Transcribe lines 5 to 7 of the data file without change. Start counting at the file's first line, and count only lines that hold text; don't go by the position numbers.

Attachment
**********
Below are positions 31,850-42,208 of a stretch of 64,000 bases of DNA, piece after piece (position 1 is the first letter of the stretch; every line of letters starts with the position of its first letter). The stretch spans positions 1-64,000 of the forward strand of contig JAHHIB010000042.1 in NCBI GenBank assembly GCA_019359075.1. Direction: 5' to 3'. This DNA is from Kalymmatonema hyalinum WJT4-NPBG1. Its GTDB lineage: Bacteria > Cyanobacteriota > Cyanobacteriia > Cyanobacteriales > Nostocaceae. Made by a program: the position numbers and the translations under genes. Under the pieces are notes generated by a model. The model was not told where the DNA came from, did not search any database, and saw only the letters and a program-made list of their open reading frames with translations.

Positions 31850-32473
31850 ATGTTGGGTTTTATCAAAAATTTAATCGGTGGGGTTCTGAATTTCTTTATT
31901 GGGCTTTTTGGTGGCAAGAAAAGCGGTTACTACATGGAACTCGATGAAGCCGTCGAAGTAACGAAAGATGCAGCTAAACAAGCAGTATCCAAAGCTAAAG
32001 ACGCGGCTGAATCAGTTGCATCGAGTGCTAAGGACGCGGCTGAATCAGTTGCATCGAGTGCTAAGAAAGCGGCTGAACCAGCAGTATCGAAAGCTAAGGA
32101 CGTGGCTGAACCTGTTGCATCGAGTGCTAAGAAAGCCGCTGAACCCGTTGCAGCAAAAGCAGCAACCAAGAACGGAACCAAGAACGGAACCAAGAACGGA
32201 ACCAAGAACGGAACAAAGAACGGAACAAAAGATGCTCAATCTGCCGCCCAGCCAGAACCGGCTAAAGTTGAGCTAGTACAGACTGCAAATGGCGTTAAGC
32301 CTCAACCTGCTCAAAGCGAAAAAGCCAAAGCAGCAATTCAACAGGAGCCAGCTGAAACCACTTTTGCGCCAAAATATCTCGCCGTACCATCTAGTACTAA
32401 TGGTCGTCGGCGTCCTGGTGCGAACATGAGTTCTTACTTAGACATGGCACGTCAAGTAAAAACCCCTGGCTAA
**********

32001 ACGCGGCTGAATCAGTTGCATCGAGTGCTAAGGACGCGGCTGAATCAGTTGCATCGAGTGCTAAGAAAGCGGCTGAACCAGCAGTATCGAAAGCTAAGGA
32101 CGTGGCTGAACCTGTTGCATCGAGTGCTAAGAAAGCCGCTGAACCCGTTGCAGCAAAAGCAGCAACCAAGAACGGAACCAAGAACGGAACCAAGAACGGA
32201 ACCAAGAACGGAACAAAGAACGGAACAAAAGATGCTCAATCTGCCGCCCAGCCAGAACCGGCTAAAGTTGAGCTAGTACAGACTGCAAATGGCGTTAAGC